“Cyberspace is the internet considered as an imaginary space without a physical location in which communication over computer networks takes place (OXFORD University Press)”

For readers to understand the term ‘deterrence’; Collins dictionary has best explained it as;

“Deterrence is the prevention of something, especially war or crime, by having something such as weapons or punishment to use as a threat e.g. Nuclear Weapons (Deterrence Definition and Meaning | Collins English Dictionary).

The purpose of referring to the definition is to make it easy to discern and distinguish between deterrence in International Relations (IR) and International Cyber Security (ICS). Deterrence in cyberspace is different and difficult than that of during the Cold War. The topic of deterrence was important during Cold Wat for both politicians and academia. The context in both dimensions (IR and ICS) is similar and aims to prevent from happening something. Cyberspace deterrence refers to preventing crime and I completely agree with the fact that deterrence is possible in Cyberspace. Fischer (2019) quotes the study of (Quinlan, 2004) that there is no state that can be undeterrable.

To begin with, cyber threats are looming in different sectors inclusive of espionage, disruption of the democratic process and sabotaging the political arena, and war. Whereas international law is still unclear about these sectors as to which category they fall in. I would validate my affirmation (that deterrence is possible in Cyberspace) with the given network attacks listed by Pentagon (Fung, 2013). Millions of cyber-attacks are reported on a daily basis. The Pentagon reported 10 million cyberspace intrusions, most of which are disruptive, costly, and annoying. The level of severity rises to such a critical level that it is considered a threat to national security, so professional strategic assistance is needed to deal with it[1]. The past events show a perpetual threat that has the ability to interrupt societies, economies, and government functioning.

The cyberspace attacks were administered and portrayal of deterrence had been publicized as follows (Fung, 2013);

  1. The internet service was in a continuous disruption for several weeks after a dispute with Russia in 2007.
  2. Georgian defense communications were interrupted in 2008 after the Russian invasion of Georgia.   
  3. More than 1000 centrifuges in Iran were destroyed via the STUXNET virus in 2010. The attacks were attributed to Israel and the United States of America.
  4. In response to STUXNET virus attacks, Iran also launched a retaliatory attack on U.S financial institutions in 2012 and 2013.
  5. Similarly in 2012, some 30,000 computers had been destroyed with a virus called SHAMOON in Saudi Aramco Corporation. Iran was held responsible for these attacks.
  6. North Korea was accused of penetrating South Korean data and machines in 2014, thus interrupting their networks in 2014.
  7. A hybrid war was reported between Russia and Ukraine in 2015 that left Ukraine without electricity for almost six hours.
  8. Most critical scandal, which is still in the limelight call WikiLeaks released distressing and humiliating emails by Russian Intelligence at the time of the U.S presidential campaigns in 2016.

While such incidents may be considered a failure of deterrence, this does not mean that deterrence is impossible. Every system has some flaws that are exposed at some point. At this point, in some cases a relatively low level of deterrence was used to threaten national security, however, the attacks were quite minor in fulfilling the theme affecting national security. Nye (2016:51) in his study talks about the audience whose attribution could facilitate deterrence. (I). intelligence agencies should make sure highest safeguarding against escalation by third parties, and governments can also be certain and count on intelligence agencies’ sources. (II). the deterring party should not be taken easy, as I stated (above) about the lingering loopholes and flaws in the systems, hence, governments shall not perceive the intelligence forsaken.  (III). lastly, it is a political matter whether international and domestic audiences need to be persuaded or not, and what chunk of information should be disclosed.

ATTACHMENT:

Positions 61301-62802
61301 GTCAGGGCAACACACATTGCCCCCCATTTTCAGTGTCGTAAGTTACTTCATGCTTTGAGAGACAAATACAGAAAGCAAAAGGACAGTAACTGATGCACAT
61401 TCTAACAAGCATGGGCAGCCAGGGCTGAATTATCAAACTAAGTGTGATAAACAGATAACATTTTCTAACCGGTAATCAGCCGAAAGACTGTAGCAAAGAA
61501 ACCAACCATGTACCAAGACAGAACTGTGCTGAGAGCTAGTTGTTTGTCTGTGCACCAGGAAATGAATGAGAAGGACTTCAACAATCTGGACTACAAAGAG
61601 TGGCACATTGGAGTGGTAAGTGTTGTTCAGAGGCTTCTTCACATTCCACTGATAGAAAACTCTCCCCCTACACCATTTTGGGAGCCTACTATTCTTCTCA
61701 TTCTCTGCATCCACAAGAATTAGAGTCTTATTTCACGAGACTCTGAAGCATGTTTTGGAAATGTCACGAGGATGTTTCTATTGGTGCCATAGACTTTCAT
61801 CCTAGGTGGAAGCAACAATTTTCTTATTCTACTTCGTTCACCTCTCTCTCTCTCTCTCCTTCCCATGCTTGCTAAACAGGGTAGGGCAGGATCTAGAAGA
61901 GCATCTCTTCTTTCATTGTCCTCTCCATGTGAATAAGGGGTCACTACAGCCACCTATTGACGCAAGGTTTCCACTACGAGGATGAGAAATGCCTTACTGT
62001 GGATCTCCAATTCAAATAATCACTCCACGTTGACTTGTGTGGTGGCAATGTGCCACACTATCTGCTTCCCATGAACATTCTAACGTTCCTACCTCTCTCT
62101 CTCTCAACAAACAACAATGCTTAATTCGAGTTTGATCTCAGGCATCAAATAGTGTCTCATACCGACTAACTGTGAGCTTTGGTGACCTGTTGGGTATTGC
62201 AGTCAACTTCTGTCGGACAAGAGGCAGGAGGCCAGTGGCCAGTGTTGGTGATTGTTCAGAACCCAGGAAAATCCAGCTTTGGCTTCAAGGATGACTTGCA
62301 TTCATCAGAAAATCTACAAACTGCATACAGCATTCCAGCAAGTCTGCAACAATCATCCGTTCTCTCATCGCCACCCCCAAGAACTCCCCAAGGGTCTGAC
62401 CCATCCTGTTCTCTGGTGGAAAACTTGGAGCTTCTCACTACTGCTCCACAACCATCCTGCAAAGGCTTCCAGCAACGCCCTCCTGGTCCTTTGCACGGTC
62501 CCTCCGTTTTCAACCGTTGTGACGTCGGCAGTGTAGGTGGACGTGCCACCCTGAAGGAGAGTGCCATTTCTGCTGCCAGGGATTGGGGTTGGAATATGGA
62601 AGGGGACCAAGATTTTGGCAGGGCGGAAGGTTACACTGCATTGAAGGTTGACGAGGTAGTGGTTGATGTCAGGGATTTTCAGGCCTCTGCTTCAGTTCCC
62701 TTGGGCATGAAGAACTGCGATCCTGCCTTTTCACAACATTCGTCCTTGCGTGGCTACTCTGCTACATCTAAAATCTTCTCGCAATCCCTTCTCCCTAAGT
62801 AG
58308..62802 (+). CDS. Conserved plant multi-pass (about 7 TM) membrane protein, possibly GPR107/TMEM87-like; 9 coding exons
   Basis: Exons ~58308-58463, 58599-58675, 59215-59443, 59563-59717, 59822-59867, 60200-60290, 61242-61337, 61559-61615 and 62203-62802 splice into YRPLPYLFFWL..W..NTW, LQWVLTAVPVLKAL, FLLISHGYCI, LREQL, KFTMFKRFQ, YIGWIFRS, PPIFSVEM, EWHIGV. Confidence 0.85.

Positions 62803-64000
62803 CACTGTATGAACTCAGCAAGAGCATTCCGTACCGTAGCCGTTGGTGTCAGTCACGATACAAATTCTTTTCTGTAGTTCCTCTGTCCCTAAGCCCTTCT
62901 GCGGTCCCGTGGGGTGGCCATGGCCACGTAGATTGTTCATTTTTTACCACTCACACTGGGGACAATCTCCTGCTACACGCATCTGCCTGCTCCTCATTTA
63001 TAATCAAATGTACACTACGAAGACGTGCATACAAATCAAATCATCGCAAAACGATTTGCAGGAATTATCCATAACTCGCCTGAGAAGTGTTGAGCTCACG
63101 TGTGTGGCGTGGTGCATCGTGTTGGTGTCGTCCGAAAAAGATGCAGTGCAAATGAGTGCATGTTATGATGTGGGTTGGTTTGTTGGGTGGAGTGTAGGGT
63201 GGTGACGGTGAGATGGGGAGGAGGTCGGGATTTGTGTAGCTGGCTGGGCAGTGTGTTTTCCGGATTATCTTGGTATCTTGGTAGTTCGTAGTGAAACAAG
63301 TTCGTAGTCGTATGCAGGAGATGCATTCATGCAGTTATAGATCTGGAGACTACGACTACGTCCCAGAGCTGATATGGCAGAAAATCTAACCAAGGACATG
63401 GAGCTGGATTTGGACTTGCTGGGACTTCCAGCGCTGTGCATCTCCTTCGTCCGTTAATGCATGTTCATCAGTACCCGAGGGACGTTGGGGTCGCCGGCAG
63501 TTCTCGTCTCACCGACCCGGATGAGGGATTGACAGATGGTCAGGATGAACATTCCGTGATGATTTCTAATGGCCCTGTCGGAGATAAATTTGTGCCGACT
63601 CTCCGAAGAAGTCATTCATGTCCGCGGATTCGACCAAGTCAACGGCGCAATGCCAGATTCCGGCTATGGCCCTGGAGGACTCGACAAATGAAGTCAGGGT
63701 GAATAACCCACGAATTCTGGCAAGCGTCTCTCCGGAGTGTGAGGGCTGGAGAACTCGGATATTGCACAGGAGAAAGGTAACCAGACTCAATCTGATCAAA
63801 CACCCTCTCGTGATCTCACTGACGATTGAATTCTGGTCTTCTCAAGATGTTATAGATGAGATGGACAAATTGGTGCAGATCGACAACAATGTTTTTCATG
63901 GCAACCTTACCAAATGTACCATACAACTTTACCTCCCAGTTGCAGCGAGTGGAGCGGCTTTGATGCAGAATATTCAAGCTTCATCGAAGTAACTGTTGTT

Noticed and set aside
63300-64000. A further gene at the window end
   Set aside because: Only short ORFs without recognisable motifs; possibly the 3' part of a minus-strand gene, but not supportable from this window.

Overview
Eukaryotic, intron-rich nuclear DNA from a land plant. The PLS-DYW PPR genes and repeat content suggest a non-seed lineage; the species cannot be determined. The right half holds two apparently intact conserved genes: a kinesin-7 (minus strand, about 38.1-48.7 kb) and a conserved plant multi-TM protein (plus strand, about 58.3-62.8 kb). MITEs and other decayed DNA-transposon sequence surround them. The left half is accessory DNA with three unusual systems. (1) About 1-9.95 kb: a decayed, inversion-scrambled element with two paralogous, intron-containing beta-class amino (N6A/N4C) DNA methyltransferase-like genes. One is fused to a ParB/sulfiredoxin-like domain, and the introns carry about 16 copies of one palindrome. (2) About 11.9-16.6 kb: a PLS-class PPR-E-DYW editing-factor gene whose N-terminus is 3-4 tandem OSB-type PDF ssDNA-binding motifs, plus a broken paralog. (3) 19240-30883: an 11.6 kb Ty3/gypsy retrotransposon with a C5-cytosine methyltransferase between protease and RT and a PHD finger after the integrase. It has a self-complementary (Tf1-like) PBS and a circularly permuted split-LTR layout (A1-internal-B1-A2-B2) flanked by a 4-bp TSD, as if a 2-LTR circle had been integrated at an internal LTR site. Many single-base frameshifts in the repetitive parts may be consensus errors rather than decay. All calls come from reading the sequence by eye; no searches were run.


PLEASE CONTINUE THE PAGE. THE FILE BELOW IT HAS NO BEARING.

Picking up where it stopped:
The mechanisms which are used and helpful against cyberspace adversary actions are as follows (Fischer, 2019);

  1. Deterrence by denial means, the actions by the adversary are denied that they failed to succeed in their goals and objectives. It is more like retaliating a cyberattack.
  2. Threat of punishment offers severe outcomes in form of penalties and inflicting high costs on the attacker that would outweigh the anticipated benefits if the attack takes place.
  3. Deterrence by Entanglement has the features and works on a principle of shared, interconnected, and dependent vulnerabilities. The purpose of entanglement is to embolden and reassure the behavior as a responsible state with mutual interests.
  4. Normative taboos function with strong values and norms, wherein the reputation of an aggressor is at stake besides having a soft image in the eyes of the international community (this phenomenon includes rational factors because hard power is used against the weaker state). The deterrence of the international system works even without having any credible resilience.

Apparently, the mechanisms of deterrence are also effective in cyber realms. These realms are self-explaining the comprehensive understanding and the possibility of deterrence in cyberspace. The four mechanisms (denial, punishment, entanglement, and normative taboos) are also feasible to apply deterrence in the cyber world. Factually, of many security strategies, cyber deterrence by using four domains could be a versatile possibility. Conclusively, as far as the world is advancing in technological innovations, cyberspace intrusions would not stop alike the topic of deterrence in the digital world.


[1] An updated list of cyberspace intrusions from 2003 till 2021 is available at (Center for Strategic and International Studies, 2021).